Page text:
A Russian court issued an order to block Telegram, an open source chat application with over 200 million monthly users, after the company behind the app failed to provide a backdoor or tools to decrypt users’ messages.
Telegram was born as an open source alternative to WhatsApp that focused more on user privacy and security. However, unlike WhatsApp, Telegram never adopted end-to-end encryption by default, choosing to leave it optional.
Nonetheless, the channel encryption it provides (as so most chat applications) means that governments can’t spy on everyone’s messages at once. They’d either need to go to Telegram and ask for the users’ messages, which are stored on the company’s servers, or hack the users’ accounts themselves.
Those options don’t seem enough for the Russian government anymore, especially as Telegram has no offices or developers in Russia despite its founders, Nikolai and Pavel Durov, being originally from Russia. The company’s headquarters is in Dubai.
Court Blocks Telegram
The Russian media regulator asked a court to block Telegram because it refused to hand over the encryption keys. The media regulator said it needs access to the encryption keys to monitor terrorists.
Telegram’s lawyer, Pavel Chikov, said in a statement to BBC:
The FSB's requirements to provide access to private conversations of users are unconstitutional, baseless, which cannot be fulfilled technically and legally.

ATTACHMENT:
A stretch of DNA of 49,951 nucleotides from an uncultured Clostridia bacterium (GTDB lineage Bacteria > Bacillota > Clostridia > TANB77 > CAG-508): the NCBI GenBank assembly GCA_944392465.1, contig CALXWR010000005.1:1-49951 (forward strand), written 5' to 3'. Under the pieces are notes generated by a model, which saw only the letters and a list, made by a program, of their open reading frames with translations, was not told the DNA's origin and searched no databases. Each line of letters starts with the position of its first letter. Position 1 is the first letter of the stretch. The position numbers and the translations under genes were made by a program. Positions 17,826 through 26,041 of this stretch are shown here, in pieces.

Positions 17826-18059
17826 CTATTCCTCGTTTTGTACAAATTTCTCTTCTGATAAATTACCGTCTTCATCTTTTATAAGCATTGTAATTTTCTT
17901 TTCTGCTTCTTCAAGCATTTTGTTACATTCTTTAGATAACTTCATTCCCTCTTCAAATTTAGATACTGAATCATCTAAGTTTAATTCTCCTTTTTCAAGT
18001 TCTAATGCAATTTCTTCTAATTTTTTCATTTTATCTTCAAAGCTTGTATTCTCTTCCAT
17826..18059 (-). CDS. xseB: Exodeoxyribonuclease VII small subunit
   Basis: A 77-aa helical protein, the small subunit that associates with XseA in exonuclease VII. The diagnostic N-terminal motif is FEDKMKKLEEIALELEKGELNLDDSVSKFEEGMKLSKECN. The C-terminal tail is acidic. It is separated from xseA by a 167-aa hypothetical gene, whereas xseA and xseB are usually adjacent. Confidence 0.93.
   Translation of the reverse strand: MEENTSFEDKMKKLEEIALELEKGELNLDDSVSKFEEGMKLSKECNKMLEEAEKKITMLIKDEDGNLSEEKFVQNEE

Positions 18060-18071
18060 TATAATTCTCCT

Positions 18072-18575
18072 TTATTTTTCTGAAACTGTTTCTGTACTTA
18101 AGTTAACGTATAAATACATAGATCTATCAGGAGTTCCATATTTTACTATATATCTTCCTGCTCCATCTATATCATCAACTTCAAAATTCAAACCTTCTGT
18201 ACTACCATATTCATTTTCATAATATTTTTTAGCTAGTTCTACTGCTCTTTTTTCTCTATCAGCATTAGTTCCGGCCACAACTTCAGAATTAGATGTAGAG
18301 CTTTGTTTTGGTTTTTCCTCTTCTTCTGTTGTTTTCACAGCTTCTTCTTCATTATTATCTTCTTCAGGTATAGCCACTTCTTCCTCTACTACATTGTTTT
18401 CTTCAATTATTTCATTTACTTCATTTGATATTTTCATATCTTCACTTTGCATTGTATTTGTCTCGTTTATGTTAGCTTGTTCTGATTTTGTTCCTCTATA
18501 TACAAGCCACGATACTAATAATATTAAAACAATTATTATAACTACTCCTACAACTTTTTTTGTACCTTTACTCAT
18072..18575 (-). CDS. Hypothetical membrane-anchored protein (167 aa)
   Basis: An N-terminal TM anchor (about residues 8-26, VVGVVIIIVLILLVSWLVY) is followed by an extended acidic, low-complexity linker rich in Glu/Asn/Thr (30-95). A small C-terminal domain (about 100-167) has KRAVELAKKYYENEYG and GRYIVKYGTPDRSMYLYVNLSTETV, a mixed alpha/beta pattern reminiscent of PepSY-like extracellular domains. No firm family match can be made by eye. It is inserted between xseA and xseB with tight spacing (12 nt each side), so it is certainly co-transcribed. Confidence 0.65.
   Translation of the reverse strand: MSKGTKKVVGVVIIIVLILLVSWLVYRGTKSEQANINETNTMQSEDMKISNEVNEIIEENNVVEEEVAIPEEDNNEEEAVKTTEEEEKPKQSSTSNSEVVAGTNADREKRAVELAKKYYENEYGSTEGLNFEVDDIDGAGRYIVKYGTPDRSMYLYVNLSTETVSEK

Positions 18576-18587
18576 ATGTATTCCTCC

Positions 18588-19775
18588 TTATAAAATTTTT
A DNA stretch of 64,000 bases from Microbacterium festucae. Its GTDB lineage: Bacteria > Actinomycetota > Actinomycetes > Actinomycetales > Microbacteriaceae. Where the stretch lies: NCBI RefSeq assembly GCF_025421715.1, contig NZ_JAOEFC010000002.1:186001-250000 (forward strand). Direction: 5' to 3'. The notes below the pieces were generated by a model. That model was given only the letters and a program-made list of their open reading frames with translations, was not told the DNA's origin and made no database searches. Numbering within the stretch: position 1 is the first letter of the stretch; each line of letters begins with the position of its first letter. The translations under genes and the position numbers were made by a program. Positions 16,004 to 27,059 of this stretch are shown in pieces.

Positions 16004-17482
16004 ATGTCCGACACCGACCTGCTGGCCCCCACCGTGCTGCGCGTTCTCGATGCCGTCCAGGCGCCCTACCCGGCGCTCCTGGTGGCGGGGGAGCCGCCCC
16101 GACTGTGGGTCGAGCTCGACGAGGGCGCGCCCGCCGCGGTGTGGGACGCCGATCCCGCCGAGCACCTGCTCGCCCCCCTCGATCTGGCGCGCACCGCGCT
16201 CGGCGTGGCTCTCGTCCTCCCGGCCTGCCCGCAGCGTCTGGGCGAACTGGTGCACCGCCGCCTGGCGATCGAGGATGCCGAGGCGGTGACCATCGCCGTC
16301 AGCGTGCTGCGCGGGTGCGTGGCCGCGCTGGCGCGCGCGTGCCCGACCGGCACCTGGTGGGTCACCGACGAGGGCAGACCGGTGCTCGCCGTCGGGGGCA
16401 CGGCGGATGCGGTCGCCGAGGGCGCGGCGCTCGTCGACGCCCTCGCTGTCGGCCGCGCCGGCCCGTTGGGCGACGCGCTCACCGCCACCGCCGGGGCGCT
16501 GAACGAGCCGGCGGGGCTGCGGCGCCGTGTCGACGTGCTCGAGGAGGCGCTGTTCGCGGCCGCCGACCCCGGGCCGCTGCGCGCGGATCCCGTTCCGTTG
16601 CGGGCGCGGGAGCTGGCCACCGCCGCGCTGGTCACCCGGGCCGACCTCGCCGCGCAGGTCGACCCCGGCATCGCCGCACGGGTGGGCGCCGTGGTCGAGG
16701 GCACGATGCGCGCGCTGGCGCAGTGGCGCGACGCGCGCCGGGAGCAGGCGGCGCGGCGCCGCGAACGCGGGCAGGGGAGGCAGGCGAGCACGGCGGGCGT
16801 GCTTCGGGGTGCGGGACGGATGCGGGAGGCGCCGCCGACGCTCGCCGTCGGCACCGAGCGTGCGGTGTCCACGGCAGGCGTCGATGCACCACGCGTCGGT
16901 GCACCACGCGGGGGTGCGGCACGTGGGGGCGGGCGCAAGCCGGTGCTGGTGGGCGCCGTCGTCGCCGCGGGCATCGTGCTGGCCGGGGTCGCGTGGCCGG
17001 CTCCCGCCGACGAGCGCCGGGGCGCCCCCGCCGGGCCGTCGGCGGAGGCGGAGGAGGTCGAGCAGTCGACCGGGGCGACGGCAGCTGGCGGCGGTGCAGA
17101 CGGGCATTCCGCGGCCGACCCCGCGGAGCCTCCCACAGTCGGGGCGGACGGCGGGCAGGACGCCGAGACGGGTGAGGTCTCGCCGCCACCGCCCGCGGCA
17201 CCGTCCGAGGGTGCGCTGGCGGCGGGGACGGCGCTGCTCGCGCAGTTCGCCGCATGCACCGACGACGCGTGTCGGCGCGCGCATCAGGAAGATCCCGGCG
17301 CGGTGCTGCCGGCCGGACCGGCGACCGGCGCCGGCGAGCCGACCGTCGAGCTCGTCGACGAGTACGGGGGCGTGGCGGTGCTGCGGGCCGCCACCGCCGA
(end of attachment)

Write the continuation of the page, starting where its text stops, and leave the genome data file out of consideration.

In recent years the Russian authorities have steadily targeted the country’s few remaining spaces for freedom of expression. They have blocked news sites that criticize them, imposed draconian data storage rules and declared media outlets registered outside Russia as ‘foreign agents’.
Now they are targeting one of the most popular messaging apps in Russia simply for having the courage and integrity to respect the privacy of its users. The court deciding on this case tomorrow must similarly show respect for freedom of expression and not pander to the repressive demands of the government.
Best Alternative To Telegram In Russia
Telegram hasn’t yet said what its next steps will be to serve its many users in Russia. One way to continue to deliver the service is through domain fronting, a tactic that the Signal messenger has been using to escape censorship in certain countries.
We don’t know yet if Telegram plans to do this to avoid the blockade against its service, but in the meantime, Russian users could use Signal for private individual and group conversations. Many experts also consider Signal to be a more secure messenger because it uses state-of-the-art end-to-end encryption protocols by default and stores very little metadata about its users.